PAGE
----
Review the organization's goals regularly. Members are more motivated and committed to achieving goals if they participate in creating them.

Use job descriptions
Written job descriptions are an excellent tool. If members see what's expected of them, they are clear about the job they are undertaking. A job description helps the leader match the right person to the task.

Modify tasks
The tasks may need to be changed or modified to accommodate what members are looking for. Even the job of "clean-up" can be changed to involve socializing. This may help to motivate volunteers.

Provide variety
A new task or working with someone new can be motivating for an experienced volunteer.

Give recognition
Make sure members are appropriately recognized for their contributions. Recognition is a need and a motivator for many individuals. Be creative in your recognition and match it to the needs of the members.

Be flexible
Ask if the organization can provide the environment or facilities to accommodate the volunteer's needs and schedule. For example: child care, wheelchair access or car pooling.


A positive attitude is a must in a leader. An organization's morale is affected by the leader's attitude. Not only must a leader be positive, but they must also be determined to change negative experiences of the group into growing experiences. A leader should know the members. Each member is equally important to the success of an organization. Provide a personal touch to your leadership by making an effort to know each member by name. Respect each member for their abilities - everyone has something to contribute. A little encouragement from the leader can bring forward a member's abilities for the benefit of the organization.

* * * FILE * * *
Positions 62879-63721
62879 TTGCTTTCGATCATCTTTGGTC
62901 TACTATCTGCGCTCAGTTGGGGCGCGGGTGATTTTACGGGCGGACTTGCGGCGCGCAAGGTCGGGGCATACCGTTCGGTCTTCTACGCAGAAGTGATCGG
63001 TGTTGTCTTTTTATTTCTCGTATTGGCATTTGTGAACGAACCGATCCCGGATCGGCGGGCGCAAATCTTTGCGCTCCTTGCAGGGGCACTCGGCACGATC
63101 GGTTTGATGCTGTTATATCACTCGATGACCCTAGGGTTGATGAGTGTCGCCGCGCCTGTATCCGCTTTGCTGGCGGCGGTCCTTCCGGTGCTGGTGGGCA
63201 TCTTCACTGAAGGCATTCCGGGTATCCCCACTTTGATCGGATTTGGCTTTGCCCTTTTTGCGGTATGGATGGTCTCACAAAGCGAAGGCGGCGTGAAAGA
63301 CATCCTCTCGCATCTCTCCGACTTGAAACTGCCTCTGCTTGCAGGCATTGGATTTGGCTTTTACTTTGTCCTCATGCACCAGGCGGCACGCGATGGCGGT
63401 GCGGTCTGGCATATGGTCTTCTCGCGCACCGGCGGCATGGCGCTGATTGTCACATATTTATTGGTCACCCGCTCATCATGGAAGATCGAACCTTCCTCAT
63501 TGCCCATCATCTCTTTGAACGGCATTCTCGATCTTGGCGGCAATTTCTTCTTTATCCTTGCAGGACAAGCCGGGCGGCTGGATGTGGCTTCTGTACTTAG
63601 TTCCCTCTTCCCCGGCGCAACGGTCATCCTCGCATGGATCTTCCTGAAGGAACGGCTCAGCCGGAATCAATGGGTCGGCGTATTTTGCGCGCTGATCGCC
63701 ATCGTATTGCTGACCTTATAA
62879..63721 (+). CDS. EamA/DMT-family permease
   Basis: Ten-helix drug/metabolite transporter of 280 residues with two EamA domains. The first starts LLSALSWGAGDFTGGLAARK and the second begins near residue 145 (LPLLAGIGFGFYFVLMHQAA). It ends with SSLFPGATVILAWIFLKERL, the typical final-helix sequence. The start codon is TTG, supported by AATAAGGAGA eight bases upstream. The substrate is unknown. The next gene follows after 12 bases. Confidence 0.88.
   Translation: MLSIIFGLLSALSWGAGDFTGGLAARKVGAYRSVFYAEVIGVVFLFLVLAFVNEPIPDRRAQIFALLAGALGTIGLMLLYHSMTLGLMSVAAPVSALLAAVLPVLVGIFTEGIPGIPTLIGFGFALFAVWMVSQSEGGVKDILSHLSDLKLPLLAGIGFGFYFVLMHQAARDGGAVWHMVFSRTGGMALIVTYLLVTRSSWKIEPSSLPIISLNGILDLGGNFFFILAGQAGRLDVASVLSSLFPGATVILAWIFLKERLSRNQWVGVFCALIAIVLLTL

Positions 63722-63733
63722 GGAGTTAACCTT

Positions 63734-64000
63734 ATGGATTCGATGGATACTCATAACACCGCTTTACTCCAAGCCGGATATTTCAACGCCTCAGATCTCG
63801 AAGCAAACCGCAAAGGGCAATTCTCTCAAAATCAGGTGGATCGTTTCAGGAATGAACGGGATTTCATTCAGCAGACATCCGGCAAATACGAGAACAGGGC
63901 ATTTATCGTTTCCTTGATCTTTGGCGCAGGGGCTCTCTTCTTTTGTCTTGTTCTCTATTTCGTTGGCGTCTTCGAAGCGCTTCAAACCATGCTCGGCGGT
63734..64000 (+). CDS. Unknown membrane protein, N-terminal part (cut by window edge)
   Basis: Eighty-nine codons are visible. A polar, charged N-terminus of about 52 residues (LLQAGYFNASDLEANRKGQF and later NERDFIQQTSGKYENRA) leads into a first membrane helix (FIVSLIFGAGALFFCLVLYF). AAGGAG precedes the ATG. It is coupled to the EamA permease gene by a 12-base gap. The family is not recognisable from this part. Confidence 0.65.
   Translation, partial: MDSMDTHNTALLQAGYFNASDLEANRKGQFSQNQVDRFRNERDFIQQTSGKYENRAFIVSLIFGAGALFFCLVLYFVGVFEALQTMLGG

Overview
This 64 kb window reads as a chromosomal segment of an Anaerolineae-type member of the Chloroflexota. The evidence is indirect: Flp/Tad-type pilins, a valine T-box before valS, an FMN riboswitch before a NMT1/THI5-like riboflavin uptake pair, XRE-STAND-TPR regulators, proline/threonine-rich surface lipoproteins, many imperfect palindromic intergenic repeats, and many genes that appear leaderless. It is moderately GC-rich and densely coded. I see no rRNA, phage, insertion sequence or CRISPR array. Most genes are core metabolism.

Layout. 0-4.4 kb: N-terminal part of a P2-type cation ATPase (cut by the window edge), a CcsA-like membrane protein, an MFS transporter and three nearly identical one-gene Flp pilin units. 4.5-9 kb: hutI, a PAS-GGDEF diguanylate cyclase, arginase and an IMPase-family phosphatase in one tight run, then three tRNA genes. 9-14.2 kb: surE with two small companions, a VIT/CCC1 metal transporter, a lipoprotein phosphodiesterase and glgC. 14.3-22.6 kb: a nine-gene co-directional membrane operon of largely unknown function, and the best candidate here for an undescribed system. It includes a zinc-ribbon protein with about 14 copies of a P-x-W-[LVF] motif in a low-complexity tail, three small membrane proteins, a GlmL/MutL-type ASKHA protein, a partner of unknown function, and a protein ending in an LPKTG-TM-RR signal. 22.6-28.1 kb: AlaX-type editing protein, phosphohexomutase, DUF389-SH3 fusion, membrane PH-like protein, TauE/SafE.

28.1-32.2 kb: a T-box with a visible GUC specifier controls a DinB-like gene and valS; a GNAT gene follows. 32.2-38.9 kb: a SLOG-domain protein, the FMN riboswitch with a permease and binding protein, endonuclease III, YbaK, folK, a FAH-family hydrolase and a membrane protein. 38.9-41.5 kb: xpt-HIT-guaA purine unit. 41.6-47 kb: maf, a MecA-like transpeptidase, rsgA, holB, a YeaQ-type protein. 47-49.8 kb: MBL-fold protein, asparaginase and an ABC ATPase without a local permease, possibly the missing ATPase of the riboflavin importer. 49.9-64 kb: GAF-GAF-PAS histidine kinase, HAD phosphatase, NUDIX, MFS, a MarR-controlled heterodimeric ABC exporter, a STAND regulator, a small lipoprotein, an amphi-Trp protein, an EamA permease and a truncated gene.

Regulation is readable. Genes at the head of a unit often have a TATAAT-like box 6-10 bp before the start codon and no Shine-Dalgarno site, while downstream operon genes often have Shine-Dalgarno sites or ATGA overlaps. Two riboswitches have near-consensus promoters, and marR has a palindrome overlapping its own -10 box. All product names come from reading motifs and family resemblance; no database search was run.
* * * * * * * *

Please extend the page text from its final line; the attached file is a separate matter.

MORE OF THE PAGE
Understanding the needs of individual members helps you develop programs that involve many enthusiastic, committed and motivated volunteers. Your organization will be using its' best asset to its full potential.

Adapted from Motivation and Leadership, 1989, written by Judy Taggart, with the permission of the Ontario Ministry of Agriculture and Food.

Source: Agdex 1926-40. 1999.
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For more information about the content of this document, contact Chris Kaulbars.
This document is maintained by Jennifer Rutter.
This information published to the web on June 1, 2001.
Last Reviewed/Revised on October 2, 2018.